Love - according to the Merriam-Webster Dictionary, love is "a feeling of strong or constant affection for a person." At the core of any relationship, a certain level of affection, concern, care and regard for the person you are with is needed in order to overcome certain differences. Love is often the stepping stone that allows us to be more considerate and respectful of our significant other's views. While love will not resolve all issues within a relationship, it is a strong force that can pave the way for better communication and compromise.
What are some of the resources you used to enhance your love and ability to compromise with your partner? Please share your thoughts below.
For many individuals, the ability to verbally communicate something they find upsetting can be challenging, especially when emotions get in the way. Defined by the Oxford Dictionary as a natural instinctive state of mind that results from one's mood, circumstances or relationships with others, emotions may lead to an inability to calmly, rationally and effectively communicate. Understanding why your emotions may be blocking you from effective communication is often the first step towards improving relationships. Below are a few common reasons individuals may experience difficulty in verbally communicating their thoughts...
1) Your “Guard” Is Up – for individuals who have experienced hurt, it is common for him/her to want to protect their sense of vulnerability. Having a protective layer a.k.a a "guard" may help do just that. Whether the "guard" comes in the form of an attitude or an approach towards dealing with others, the main goal is for it to shield the person from emotional pain. Therefore, instead of verbally communicating and exposing one's thoughts and feelings, an individual may instead express his/her discontent by engaging in a negative interaction. Understanding whether or not you are trying to protect yourself and knowing why you are doing so can help you identify what can trigger your negative reaction and what you can do to improve your communication style.
2) You've Only Learned One Way to Communicate – it’s not uncommon to come across individuals who believe the only way they can get their point across is by being negative. For example, some individuals will speak in a harsh tone, use demeaning language or even scream, believing that is the only way they will be "heard." For others, the thought of expressing their feelings is something they will not engage in for a variety of reasons, including if their cultural upbringing views it as being disrespectful Education and reassurance about the various ways thoughts and feelings can be communicated in a respectful manner can help to address this issue.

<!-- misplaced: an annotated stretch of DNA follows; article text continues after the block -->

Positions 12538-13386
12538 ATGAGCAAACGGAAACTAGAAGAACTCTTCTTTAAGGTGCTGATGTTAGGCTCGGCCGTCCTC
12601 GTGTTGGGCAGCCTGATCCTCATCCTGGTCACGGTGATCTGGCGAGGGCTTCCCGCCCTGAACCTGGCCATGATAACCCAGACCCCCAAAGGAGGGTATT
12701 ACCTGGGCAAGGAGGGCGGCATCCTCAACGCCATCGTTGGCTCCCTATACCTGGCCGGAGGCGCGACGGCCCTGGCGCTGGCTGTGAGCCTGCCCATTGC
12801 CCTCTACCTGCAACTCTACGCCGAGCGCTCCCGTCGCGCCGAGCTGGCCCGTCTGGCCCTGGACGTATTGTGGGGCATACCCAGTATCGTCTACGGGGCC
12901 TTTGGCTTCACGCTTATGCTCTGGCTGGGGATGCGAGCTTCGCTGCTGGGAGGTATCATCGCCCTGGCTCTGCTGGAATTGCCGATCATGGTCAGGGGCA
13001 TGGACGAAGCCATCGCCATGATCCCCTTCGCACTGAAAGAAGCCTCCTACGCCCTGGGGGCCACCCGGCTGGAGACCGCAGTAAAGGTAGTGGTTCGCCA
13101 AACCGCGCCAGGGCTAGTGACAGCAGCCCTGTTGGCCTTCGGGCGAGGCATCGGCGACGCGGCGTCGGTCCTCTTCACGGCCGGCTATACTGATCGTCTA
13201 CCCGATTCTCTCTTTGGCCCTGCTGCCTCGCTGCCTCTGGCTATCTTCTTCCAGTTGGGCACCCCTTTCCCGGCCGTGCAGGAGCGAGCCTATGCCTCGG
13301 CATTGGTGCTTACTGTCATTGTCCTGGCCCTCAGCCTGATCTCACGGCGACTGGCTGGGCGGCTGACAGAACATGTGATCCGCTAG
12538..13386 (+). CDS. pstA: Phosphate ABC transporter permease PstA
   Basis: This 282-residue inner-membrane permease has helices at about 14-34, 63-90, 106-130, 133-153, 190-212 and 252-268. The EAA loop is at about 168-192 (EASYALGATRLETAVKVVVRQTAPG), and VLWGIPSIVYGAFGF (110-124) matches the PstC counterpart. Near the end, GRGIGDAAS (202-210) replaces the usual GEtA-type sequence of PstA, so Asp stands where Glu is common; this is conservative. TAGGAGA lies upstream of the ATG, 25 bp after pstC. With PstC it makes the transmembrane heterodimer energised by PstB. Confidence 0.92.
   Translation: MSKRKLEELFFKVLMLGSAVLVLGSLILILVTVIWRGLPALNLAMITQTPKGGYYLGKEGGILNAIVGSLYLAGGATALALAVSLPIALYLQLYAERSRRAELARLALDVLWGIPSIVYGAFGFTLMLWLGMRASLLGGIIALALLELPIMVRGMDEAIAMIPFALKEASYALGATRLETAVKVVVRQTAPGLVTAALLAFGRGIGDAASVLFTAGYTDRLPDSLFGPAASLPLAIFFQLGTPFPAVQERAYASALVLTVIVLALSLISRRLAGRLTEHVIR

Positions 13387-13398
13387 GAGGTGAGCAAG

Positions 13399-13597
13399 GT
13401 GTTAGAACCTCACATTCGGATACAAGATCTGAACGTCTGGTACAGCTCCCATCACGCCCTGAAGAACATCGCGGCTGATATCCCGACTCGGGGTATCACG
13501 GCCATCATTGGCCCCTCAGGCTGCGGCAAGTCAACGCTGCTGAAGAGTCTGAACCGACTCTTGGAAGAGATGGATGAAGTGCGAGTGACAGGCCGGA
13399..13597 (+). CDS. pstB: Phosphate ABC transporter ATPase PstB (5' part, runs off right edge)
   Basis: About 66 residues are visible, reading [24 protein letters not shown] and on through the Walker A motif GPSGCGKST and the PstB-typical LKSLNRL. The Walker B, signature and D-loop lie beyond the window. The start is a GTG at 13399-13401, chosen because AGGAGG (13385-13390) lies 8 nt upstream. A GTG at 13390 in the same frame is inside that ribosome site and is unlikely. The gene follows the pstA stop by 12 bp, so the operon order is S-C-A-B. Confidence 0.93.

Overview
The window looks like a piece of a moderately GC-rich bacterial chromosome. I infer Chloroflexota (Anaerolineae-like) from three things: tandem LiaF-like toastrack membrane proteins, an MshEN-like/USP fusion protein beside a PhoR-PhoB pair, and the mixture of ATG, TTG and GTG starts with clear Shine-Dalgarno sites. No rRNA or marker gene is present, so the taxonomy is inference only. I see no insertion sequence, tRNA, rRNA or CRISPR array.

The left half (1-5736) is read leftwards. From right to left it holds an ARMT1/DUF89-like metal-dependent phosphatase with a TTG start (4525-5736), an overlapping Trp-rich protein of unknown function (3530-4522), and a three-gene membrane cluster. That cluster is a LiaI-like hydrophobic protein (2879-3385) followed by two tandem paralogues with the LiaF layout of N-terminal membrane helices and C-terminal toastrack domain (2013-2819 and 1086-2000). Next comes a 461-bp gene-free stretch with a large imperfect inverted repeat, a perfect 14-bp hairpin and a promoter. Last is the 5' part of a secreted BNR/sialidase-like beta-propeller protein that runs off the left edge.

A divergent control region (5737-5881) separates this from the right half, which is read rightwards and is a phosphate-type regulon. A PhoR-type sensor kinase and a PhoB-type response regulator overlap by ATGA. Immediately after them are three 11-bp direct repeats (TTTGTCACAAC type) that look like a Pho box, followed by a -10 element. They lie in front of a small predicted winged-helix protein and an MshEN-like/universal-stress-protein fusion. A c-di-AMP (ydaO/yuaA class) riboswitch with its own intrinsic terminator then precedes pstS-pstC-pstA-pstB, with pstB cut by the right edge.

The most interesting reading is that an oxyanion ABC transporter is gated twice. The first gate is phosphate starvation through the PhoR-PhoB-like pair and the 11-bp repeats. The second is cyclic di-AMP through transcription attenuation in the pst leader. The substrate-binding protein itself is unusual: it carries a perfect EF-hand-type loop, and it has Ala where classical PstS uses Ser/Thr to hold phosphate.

3) You are Being Ignored or Disregarded – there is no doubt that upon learning how to communicate effectively, one's emotions can still get the better of the situation especially if he/she feels their concerns are not being validated or addressed. Being ignored, belittled, or disregarded is something that can send almost anyone into a world of frustration. So, what should someone do in this situation? Figure out a way NOT to explode. Whether you take a break from the conversation, count to ten or express your belief of being disregarded - you essentially want to do something that will prevent your negative reactions from surfacing. Of course, this is easier said than done.
Overall, most people will come across a situation where they have to communicate the frustration they are experiencing because of another person. The ability to communicate effectively relies on various factors but knowing who you are, how you function and what triggers your negative reactions can greatly help you better control your emotions so they don't take over.
What techniques do you find helpful in controlling your emotions? Please share them below.
Christine M. Valentin
Welcome to my blog where I provide tips on feeling more hopeful and in control of your parenting life.